Flowers v. Sting Security, Inc.

Annotate this Case

62 Md. App. 116 (1985)

488 A.2d 523


No. 622, September Term, 1984.

Court of Special Appeals of Maryland.

March 7, 1985.

Certiorari Granted June 28, 1985.

Karl G. Feissner, Langley Park, and John B. Walsh, Jr., Rockville, for appellant.

Bernard J. Harig, Rockville (MacLeay, Lynch, Bernhard & Gregg, Rockville, on brief), for appellee, Westinghouse Elec. Corp.

Robert L. Ferguson, Jr., Baltimore (Allen, Thieblot & Alexander, Baltimore, on brief), for appellees, Sting Sec., Inc. and Larry W. Cline.

Argued before MOYLAN, WEANT and GARRITY, JJ.

MOYLAN, Judge.

In the course of fighting a fire at the Rock Creek Terrace Apartments in Rockville on October 28, 1981, the appellant, David Flowers, a volunteer firefighter with the Kensington Volunteer Fire Department, fell 12 stories down an open elevator shaft. As a result of the fall, he suffered serious permanent injuries. On October 14, 1983, appellant filed suit, seeking recovery against ten different defendants, three of whom are appellees on this appeal.

The appellees before us are Sting Security, Inc. (Sting), a service which provided security at the apartment building; Larry W. Cline, an employee of Sting, who was sued in his individual capacity; and Westinghouse Electric Corporation (Westinghouse), the manufacturer of the elevator at the apartment building.

Westinghouse demurred to appellant's pleading. A hearing was held on January 27, 1984, at which the demurrer was sustained with leave to amend. An amended declaration concerning Westinghouse was filed by the appellant on February 21, 1984. On January 26, 1984, appellees Sting and Cline demurred to the original pleading and a hearing was scheduled for April 4, 1984. In response to the amended declaration of appellant, Westinghouse filed a second demurrer on March 12, 1984, and this matter was also set for the April 4 hearing. At that hearing, presided over by Judge Perry G. Bowen, Jr. in the Circuit Court for Prince George's County, both demurrers were sustained without leave to amend based upon the court's application of the "Fireman's Rule." In sustaining the demurrer as to Sting and Cline, Judge Bowen reasoned:

"The Court: And the basis for the claim is that these persons negligently performed their duties to the owner, so that persons or persons or persons unknown were able to start a fire on the premises or set a fire, or may have set a fire. Once again, we think we have some difficulty with that under any theory of law, but clearly, it falls precisely within the Fire Fighter's Rule. Fires are what firemen are called to confront, and whether they're negligently set, intentionally set or acts of God does not make any difference. A fire is a fire. To say that someone had a duty to prevent the fire from occurring, and therefore, the fireman is entitled to claim directly against them, we think doesn't fit into any pattern of law that we're familiar with, and in any event, falls squarely within the Rule. We, therefore, sustain the demurrer of these defendants without leave to amend."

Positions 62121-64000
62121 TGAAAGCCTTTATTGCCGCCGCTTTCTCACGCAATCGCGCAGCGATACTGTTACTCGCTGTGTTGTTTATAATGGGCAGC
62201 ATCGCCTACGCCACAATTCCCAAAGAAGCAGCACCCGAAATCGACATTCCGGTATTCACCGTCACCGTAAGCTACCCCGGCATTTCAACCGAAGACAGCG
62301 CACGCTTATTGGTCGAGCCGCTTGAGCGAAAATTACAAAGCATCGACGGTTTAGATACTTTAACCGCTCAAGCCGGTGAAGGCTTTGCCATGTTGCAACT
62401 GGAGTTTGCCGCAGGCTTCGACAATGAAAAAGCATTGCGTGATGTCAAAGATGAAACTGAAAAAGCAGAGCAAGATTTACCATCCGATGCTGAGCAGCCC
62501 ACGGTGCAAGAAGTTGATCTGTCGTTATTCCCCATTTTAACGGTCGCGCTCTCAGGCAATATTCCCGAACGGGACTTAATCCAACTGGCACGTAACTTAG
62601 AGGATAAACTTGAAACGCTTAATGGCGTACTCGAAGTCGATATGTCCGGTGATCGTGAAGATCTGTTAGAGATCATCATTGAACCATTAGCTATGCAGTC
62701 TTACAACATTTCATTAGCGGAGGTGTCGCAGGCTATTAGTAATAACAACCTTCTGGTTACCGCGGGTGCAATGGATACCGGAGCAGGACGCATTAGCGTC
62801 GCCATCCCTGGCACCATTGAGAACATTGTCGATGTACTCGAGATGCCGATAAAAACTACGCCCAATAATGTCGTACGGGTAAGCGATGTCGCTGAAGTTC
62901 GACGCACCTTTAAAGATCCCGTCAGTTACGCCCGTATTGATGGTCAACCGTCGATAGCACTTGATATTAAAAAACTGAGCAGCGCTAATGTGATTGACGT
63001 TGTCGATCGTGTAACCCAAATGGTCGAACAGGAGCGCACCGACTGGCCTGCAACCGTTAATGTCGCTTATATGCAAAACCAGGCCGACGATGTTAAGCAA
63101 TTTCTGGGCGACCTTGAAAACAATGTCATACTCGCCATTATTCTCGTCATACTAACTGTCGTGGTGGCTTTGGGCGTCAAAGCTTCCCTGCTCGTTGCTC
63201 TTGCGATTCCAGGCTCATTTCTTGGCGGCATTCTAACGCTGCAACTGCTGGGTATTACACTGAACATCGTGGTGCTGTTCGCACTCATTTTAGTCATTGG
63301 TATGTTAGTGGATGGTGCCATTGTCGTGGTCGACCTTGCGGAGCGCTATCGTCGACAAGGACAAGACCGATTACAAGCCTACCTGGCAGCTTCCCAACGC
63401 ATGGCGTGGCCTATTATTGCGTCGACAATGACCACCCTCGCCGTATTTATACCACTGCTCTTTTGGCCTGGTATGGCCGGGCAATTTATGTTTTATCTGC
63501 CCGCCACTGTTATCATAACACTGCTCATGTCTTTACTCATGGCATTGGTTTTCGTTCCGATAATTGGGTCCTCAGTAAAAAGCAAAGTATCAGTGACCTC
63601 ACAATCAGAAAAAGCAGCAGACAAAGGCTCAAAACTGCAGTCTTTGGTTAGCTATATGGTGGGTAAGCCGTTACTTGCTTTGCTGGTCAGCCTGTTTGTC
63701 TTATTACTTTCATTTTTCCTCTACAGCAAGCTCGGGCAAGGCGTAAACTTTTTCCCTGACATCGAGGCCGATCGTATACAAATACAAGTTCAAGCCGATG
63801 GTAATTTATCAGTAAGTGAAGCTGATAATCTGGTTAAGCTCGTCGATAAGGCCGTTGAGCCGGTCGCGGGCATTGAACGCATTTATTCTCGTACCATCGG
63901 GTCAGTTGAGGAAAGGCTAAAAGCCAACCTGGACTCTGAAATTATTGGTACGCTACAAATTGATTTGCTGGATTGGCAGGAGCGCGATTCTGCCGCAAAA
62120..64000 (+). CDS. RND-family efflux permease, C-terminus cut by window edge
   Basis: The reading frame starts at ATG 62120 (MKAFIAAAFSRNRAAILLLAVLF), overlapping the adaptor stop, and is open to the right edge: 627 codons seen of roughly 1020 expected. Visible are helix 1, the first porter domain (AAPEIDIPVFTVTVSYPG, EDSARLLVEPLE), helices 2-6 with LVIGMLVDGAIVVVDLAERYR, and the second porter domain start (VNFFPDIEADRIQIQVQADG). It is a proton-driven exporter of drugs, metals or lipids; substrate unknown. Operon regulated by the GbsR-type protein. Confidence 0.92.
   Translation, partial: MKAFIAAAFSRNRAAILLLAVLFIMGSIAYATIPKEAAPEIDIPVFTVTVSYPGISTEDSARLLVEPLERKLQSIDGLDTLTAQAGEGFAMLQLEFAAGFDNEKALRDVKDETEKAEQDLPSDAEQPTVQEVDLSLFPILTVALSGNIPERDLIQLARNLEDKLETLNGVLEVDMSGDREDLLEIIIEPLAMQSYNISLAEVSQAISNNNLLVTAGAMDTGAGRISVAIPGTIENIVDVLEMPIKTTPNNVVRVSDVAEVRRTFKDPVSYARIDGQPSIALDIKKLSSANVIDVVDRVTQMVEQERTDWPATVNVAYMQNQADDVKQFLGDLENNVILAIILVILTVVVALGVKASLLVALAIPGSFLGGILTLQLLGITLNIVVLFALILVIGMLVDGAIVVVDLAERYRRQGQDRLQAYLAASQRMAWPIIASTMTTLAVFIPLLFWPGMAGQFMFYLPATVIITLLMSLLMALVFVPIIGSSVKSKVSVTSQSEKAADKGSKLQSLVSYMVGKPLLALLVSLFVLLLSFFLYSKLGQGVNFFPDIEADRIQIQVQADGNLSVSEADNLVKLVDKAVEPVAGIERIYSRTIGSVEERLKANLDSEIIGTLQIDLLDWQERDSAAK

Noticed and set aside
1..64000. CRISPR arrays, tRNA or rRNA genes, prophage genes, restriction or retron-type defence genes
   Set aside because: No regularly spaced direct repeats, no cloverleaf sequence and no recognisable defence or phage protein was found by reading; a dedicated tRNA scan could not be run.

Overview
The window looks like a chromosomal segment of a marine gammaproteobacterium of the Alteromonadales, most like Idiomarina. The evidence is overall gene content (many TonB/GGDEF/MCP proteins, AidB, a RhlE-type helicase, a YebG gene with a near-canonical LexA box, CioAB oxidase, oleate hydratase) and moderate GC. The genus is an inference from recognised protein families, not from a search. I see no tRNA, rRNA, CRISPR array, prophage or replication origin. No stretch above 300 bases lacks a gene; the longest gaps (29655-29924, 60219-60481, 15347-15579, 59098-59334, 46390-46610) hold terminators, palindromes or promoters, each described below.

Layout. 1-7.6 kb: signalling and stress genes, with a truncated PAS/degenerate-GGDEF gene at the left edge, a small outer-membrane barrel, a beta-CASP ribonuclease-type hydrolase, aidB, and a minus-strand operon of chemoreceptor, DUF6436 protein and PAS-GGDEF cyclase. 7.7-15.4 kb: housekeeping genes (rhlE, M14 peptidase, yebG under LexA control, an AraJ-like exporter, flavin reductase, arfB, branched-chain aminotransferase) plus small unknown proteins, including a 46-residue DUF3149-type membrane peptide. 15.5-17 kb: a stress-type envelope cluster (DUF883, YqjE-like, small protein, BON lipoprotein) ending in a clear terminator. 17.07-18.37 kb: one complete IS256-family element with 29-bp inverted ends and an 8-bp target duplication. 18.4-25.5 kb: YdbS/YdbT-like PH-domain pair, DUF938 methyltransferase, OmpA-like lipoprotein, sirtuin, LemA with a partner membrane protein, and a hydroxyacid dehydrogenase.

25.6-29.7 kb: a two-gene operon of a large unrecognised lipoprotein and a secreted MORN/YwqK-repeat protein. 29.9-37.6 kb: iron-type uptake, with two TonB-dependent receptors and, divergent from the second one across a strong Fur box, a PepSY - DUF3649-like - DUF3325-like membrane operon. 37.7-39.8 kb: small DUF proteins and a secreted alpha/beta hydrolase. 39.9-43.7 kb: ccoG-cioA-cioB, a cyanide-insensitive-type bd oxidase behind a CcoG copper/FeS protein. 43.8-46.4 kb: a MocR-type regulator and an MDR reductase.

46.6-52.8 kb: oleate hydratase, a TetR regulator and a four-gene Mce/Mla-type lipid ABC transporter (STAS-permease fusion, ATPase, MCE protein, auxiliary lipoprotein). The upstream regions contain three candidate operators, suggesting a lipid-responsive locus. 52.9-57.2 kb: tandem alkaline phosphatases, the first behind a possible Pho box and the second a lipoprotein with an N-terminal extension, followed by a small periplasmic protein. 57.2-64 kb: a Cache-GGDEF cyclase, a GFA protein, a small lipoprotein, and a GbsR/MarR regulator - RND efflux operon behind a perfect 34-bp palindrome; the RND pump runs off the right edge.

Judge Bowen also applied the Fireman's Rule in sustaining the demurrer of Westinghouse. From these rulings, appellant brings this appeal.

The appellant attacks the lower court's application of the Fireman's Rule on essentially three grounds. He claims 1) that the Fireman's Rule should not have been applied at all based upon the factual allegations and legal theories of recovery presented; 2) that the Fireman's Rule should not have been applied because it violates appellant's rights under the Fourteenth Amendment of the United States Constitution and Article 24 of the Maryland Declaration of Rights; and 3) that the Fireman's Rule and use of the invitee, licensee, and trespasser distinction should be abolished and a general negligence standard of reasonable care should be applied.

That first contention the main thrust of the appellant's argument on this appeal is, in turn, broken down into distinct sub-issues: 1) that the appellant was an invitee or a licensee by inviation and not a bare licensee upon the burning premises; 2) that Sting and Cline were not the landowners and were not, therefore, eligible for the limitation upon their liability created by the Fireman's Rule; 3) that a count against Sting and Cline based upon a theory of strict liability rather than upon ordinary negligence would be exempt from the Fireman's Rule in any event; and 4) that the claims against Westinghouse would in no event be affected by the Fireman's Rule.

Some initial inquiry is called for into the Fireman's Rule itself.

The Fireman's Rule

In view of a significant line of precedential authority, there is little difficulty in reaching a decision in this case by applying the Fireman's Rule. The far more difficult task is to articulate a theoretically sound rationale for the decision. That, in turn, requires a probing for the deeper legal principles, and therefore undergirding social purposes, behind the Fireman's Rule.

The prevailing Rule itself, as it limits the tort liability of landowners or others toward a fireman (or policeman) actually engaged in fighting a fire (or apprehending a criminal), is a practical rule in search of an adequate theory. It is an area of law that is in ferment, not so much in terms of the decisions being reached but in terms of the explanations being provided for those decisions. What is emerging is that the Fireman's (or Policeman's) Rule[1] appears to be predicated upon a cluster of loosely related reasons, no one of which is necessarily sufficient to explain the Rule in all of its manifestations.